The New York Yankees will continue spring training at Steinbrenner Field through 2046 under the terms of a ballpark renovation plan that will address physical-plant issues as well as upgrading the fan experience.
Under the terms of the deal agreed to by the Yankees and the Tampa Sports Authority, Steinbrenner Field will be upgraded with a 360-degree concourse (finally!) a new and expanded entrance area at the walkway over Dale Mabry Avenue and the addition of shaded seating areas throughout the ballpark. Other work will address upgrades to physical-plant needs, such as air conditioning and roofing. The total cost of the renovation project, which will include work at the nearby Himes Avenue training complex, is $40 million, with funding coming from the city (in the form of hotel tax proceeds), the team and the state.
There is one detail that is far from guaranteed: that $40 million funding formula assumes $1 million annually for 20 years from the state as part of a program for communities to retain spring training. This grant is not automatic: it was part of the funding for the new Washington Nationals/Houston Astros spring-training complex in West Palm Beach, but approval for the funding came at the very last minute, as state legislators and the governor’s office agonized over its inclusion in the state budget.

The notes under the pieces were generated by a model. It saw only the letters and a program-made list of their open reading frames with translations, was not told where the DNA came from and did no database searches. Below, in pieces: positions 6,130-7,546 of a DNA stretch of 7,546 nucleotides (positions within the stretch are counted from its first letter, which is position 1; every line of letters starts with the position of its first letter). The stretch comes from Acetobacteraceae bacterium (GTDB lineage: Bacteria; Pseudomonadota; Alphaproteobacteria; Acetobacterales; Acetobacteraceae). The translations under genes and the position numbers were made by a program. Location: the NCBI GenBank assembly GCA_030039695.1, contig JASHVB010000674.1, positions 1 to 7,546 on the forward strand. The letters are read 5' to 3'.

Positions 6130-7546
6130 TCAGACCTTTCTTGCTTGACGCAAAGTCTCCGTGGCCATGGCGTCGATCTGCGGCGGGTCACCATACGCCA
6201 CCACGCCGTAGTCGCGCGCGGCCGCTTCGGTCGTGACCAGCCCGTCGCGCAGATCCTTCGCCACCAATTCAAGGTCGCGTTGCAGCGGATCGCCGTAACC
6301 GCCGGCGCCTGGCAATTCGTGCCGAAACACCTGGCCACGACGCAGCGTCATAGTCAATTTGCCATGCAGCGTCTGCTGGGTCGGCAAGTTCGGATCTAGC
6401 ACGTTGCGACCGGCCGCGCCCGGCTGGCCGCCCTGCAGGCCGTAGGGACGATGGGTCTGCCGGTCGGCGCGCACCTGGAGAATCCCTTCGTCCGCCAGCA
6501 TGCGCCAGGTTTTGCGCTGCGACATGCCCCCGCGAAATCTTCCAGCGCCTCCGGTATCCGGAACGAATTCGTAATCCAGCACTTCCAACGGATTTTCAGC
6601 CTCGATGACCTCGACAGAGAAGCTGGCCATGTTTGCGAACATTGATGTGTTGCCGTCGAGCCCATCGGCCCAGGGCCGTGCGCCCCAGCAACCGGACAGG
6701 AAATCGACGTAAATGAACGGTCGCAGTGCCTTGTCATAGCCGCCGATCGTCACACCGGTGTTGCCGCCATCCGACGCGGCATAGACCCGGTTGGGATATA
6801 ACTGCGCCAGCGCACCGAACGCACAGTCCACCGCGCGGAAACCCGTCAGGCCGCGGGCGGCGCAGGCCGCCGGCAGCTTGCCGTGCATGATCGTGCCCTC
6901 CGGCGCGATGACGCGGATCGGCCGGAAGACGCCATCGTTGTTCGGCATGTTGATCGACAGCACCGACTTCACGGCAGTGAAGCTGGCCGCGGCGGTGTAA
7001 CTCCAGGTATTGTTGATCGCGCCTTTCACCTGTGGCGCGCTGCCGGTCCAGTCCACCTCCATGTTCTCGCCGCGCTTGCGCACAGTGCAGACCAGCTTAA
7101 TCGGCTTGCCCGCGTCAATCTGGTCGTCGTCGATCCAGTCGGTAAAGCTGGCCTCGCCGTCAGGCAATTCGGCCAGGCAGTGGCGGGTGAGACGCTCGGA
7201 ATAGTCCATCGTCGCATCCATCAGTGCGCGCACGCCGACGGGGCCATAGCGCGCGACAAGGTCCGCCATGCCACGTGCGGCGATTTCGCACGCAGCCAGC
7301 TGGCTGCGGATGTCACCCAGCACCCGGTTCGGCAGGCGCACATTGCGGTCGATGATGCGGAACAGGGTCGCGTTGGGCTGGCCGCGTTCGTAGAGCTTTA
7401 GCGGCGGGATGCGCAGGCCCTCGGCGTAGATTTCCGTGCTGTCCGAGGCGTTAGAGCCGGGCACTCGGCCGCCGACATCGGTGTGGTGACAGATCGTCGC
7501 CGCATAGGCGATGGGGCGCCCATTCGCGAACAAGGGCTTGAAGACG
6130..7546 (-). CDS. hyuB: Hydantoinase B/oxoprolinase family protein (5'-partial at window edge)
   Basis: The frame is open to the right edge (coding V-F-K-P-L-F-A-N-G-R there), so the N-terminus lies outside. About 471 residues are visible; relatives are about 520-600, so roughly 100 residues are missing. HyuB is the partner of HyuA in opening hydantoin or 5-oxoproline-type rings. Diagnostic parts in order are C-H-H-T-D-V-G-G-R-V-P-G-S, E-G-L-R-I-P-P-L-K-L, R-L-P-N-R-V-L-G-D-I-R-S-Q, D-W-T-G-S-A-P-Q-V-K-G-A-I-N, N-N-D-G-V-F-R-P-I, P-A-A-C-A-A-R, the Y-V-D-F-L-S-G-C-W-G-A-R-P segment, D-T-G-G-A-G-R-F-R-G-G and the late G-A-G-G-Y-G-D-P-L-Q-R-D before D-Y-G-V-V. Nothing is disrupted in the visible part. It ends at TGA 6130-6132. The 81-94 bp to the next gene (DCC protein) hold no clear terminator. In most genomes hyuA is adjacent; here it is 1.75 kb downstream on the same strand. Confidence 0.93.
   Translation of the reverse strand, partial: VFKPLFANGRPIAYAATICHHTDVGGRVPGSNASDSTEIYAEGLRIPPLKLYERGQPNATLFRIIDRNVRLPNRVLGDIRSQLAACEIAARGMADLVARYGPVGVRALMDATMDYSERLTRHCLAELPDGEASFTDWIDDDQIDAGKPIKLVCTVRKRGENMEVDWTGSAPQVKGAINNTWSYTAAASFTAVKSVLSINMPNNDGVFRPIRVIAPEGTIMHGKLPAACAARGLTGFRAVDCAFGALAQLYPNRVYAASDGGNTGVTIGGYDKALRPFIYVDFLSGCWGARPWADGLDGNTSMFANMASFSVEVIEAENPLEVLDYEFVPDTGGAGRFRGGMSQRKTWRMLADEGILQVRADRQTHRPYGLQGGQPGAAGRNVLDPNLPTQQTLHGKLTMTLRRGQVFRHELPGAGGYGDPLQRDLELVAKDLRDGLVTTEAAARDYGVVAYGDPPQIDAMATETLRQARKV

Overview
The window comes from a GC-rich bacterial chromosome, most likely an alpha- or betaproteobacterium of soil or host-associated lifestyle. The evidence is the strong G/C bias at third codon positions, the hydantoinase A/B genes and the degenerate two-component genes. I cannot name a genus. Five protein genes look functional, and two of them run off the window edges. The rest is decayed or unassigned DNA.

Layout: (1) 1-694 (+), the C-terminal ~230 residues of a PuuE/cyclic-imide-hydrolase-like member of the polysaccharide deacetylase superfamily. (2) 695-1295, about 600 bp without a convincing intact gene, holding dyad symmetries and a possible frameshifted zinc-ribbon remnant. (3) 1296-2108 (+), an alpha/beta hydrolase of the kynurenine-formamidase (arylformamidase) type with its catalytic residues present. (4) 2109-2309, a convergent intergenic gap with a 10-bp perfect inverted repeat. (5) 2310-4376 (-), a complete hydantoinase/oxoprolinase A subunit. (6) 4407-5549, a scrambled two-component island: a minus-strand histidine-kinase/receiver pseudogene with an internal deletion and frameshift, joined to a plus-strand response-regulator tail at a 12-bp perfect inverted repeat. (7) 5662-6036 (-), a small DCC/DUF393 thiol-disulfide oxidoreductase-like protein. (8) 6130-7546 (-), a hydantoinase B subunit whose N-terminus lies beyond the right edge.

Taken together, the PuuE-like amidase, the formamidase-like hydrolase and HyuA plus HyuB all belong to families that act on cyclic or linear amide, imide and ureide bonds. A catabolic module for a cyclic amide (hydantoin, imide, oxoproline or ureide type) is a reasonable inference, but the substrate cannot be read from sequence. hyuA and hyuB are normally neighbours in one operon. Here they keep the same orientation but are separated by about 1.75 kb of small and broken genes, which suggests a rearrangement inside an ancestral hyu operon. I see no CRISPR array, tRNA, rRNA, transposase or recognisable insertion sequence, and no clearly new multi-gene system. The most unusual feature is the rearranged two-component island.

“The Steinbrenner family is extremely proud to have called Tampa Bay home for decades and extending the New York Yankees’ agreement with the community through 2046 is very important to us,” said Hal Steinbrenner, Yankees managing general partner, via press release news release. “We are excited to see these improvements to Steinbrenner Field, all of which will significantly improve the fan experience.”
The team’s current lease at Steinbrenner Field was slated to end in 2025.
As teams have improved their spring-training facilities in the last decade, Steinbrenner Field has lagged in offering a top-notch fan experience. If the funding can be finalized soon, the improvements could be done as soon as spring training 2017. Next spring will also see a major overhaul of Joker Marchant Stadium, spring home of the Detroit Tigers, but it certainly won’t be the last spring-training ballpark overhaul, as the San Francisco Giants have reportedly been looking at major changes to Scottsdale Stadium.